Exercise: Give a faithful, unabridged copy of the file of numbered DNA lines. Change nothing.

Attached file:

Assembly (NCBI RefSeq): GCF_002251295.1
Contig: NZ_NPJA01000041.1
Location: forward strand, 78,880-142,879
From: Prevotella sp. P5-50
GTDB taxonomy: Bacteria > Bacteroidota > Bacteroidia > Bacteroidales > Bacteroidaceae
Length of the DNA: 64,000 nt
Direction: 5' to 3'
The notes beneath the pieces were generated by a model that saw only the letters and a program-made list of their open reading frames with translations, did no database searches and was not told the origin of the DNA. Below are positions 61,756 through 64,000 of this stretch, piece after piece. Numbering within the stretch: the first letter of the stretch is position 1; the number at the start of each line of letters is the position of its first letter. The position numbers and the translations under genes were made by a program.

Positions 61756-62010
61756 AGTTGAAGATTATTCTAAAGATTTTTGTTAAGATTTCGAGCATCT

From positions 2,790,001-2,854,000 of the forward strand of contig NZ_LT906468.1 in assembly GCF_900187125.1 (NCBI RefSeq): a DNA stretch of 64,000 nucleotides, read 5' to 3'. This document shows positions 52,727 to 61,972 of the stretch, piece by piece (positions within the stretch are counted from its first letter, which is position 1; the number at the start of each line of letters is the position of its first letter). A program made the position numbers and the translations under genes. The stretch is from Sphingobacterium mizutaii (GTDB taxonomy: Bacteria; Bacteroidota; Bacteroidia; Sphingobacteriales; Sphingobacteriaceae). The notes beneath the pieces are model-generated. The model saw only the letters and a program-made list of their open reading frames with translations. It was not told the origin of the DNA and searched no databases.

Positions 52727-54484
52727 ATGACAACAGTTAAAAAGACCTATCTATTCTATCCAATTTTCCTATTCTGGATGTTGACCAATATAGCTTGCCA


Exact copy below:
Assembly (NCBI RefSeq): GCF_002251295.1
Contig: NZ_NPJA01000041.1
Location: forward strand, 78,880-142,879
From: Prevotella sp. P5-50
GTDB taxonomy: Bacteria > Bacteroidota > Bacteroidia > Bacteroidales > Bacteroidaceae
Length of the DNA: 64,000 nt
Direction: 5' to 3'
The notes beneath the pieces were generated by a model that saw only the letters and a program-made list of their open reading frames with translations, did no database searches and was not told the origin of the DNA. Below are positions 61,756 through 64,000 of this stretch, piece after piece. Numbering within the stretch: the first letter of the stretch is position 1; the number at the start of each line of letters is the position of its first letter. The position numbers and the translations under genes were made by a program.

Positions 61756-62010
61756 AGTTGAAGATTATTCTAAAGATTTTTGTTAAGATTTCGAGCATCT

From positions 2,790,001-2,854,000 of the forward strand of contig NZ_LT906468.1 in assembly GCF_900187125.1 (NCBI RefSeq): a DNA stretch of 64,000 nucleotides, read 5' to 3'. This document shows positions 52,727 to 61,972 of the stretch, piece by piece (positions within the stretch are counted from its first letter, which is position 1; the number at the start of each line of letters is the position of its first letter). A program made the position numbers and the translations under genes. The stretch is from Sphingobacterium mizutaii (GTDB taxonomy: Bacteria; Bacteroidota; Bacteroidia; Sphingobacteriales; Sphingobacteriaceae). The notes beneath the pieces are model-generated. The model saw only the letters and a program-made list of their open reading frames with translations. It was not told the origin of the DNA and searched no databases.

Positions 52727-54484
52727 ATGACAACAGTTAAAAAGACCTATCTATTCTATCCAATTTTCCTATTCTGGATGTTGACCAATATAGCTTGCCA